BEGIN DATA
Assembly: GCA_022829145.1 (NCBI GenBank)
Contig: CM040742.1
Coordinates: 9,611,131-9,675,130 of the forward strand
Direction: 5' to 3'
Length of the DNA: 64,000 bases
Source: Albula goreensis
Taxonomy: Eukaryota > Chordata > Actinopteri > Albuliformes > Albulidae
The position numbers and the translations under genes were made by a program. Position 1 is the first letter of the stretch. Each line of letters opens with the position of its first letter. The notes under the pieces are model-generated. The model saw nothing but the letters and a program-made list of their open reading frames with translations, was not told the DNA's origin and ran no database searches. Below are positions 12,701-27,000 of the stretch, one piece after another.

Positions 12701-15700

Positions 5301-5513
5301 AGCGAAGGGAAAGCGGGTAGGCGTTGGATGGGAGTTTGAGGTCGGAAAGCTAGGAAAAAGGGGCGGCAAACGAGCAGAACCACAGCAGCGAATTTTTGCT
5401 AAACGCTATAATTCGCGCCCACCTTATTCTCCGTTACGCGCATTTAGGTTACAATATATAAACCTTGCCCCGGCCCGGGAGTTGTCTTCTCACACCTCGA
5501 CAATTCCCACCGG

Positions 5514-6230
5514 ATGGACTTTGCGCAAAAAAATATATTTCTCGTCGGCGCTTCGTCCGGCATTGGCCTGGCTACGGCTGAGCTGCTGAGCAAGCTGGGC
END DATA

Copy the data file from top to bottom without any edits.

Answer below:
Assembly: GCA_022829145.1 (NCBI GenBank)
Contig: CM040742.1
Coordinates: 9,611,131-9,675,130 of the forward strand
Direction: 5' to 3'
Length of the DNA: 64,000 bases
Source: Albula goreensis
Taxonomy: Eukaryota > Chordata > Actinopteri > Albuliformes > Albulidae
The position numbers and the translations under genes were made by a program. Position 1 is the first letter of the stretch. Each line of letters opens with the position of its first letter. The notes under the pieces are model-generated. The model saw nothing but the letters and a program-made list of their open reading frames with translations, was not told the DNA's origin and ran no database searches. Below are positions 12,701-27,000 of the stretch, one piece after another.

Positions 12701-15700

Positions 5301-5513
5301 AGCGAAGGGAAAGCGGGTAGGCGTTGGATGGGAGTTTGAGGTCGGAAAGCTAGGAAAAAGGGGCGGCAAACGAGCAGAACCACAGCAGCGAATTTTTGCT
5401 AAACGCTATAATTCGCGCCCACCTTATTCTCCGTTACGCGCATTTAGGTTACAATATATAAACCTTGCCCCGGCCCGGGAGTTGTCTTCTCACACCTCGA
5501 CAATTCCCACCGG

Positions 5514-6230
5514 ATGGACTTTGCGCAAAAAAATATATTTCTCGTCGGCGCTTCGTCCGGCATTGGCCTGGCTACGGCTGAGCTGCTGAGCAAGCTGGGC